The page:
Nothing is more concerning to parents and emergency health care providers than a serious illness that primarily impacts children. The concern is heightened when we don’t know the cause of the illness. These are the current circumstances for acute flaccid myelitis (AFM), and there is currently an ongoing seasonal outbreak of the disease in the United States.
AFM is a rare condition that, similar to polio, destroys gray matter in the spinal cord, resulting in weakness that can progress to flaccid paralysis in hours. The condition first attracted attention in the United States in 2014 during a seasonal enterovirus outbreak.1-4 The Centers for Disease Control and Prevention (CDC) has raised concern because AFM cases have continued to show seasonal peaks each year since 2014 (see Figure 1), and we still don’t know the cause.5-7 In addition, AFM is being discussed in the news, generating increased awareness and apprehension. Clinicians are being encouraged to enhance their knowledge about AFM and rapidly engage departments of health for information on appropriate diagnostic and sampling methods for suspected cases.
The Background on AFM
Since it was first identified in 2014, there have been approximately 386 confirmed cases of AFM.5-7 The disorder is extremely rare, literally about one in a million. The mean age of patients is 4 years, with 90 percent of all cases occurring in patients younger than 18 years old. Despite research, we still don’t know the cause.5 Initially, all signs pointed to an enterovirus type D68, but that theory has not panned out.8,9 Continued investigations of possible sources including viruses, bacteria, and toxins, as well as inflammatory, autoimmune, and genetic disorders have all failed to clearly identify a culprit.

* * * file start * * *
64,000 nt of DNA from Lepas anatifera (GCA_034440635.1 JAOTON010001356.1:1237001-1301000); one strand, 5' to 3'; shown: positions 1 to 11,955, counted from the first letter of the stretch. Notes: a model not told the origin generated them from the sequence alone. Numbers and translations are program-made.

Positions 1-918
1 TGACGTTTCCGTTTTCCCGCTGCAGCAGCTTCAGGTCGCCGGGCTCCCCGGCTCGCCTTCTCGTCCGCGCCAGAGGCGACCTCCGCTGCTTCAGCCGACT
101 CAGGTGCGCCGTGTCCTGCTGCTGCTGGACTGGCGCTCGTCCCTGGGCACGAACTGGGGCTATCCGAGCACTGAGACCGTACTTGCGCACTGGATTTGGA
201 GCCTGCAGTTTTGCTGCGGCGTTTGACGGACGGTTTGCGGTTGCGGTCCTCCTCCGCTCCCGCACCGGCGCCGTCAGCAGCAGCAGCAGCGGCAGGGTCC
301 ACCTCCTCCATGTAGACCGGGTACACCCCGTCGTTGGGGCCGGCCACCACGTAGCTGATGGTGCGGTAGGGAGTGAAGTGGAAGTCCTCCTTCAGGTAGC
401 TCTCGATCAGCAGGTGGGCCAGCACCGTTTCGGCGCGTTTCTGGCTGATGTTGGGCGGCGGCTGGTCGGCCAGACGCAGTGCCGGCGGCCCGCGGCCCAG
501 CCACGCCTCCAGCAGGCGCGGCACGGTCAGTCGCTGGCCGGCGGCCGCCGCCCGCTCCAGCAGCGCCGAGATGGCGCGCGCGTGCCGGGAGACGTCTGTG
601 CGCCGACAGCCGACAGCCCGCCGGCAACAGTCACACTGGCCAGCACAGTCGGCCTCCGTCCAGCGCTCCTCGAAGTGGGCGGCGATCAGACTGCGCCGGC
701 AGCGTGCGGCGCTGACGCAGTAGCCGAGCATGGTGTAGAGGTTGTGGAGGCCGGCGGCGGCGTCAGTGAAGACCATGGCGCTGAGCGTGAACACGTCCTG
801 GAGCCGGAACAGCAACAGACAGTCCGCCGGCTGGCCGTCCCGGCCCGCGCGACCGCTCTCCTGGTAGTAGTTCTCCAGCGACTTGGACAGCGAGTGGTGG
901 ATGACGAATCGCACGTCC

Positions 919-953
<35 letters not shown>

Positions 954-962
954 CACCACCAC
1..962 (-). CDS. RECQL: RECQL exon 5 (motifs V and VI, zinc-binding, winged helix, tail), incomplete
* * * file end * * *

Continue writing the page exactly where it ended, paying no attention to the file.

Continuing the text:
Little information exists regarding long-term prognosis of AFM. A general review of the existing reports suggests that out of 138 cases followed between 30 days to six months, 89.8 percent had persistent neurologic deficits, 8.7 percent were fully recovered, and 1.5 percent resulted in death.4,7,9,10
Clinical Presentation and Diagnosis
AFM should be suspected when patients (usually young) present with extremity weakness that is rapidly progressing. Early studies suggested up to 80 percent of patients reported an antecedent upper respiratory infection or enteritis.2,11 Another report noted that 75 percent of the cases had a low-grade fever a few days prior to onset of weakness.12,13 However, neither of these findings are consistent.1,4,7 Some patients present with an initial tingling and/or pain in the extremities. Urinary retention or a neurogenic bladder has been noted in some. Respiratory failure requiring mechanical ventilation may develop rapidly. Additional presentations include facial palsy, ptosis, extraocular paresis, altered mental status, and bulbar findings such as slurred speech and dysphagia.10,13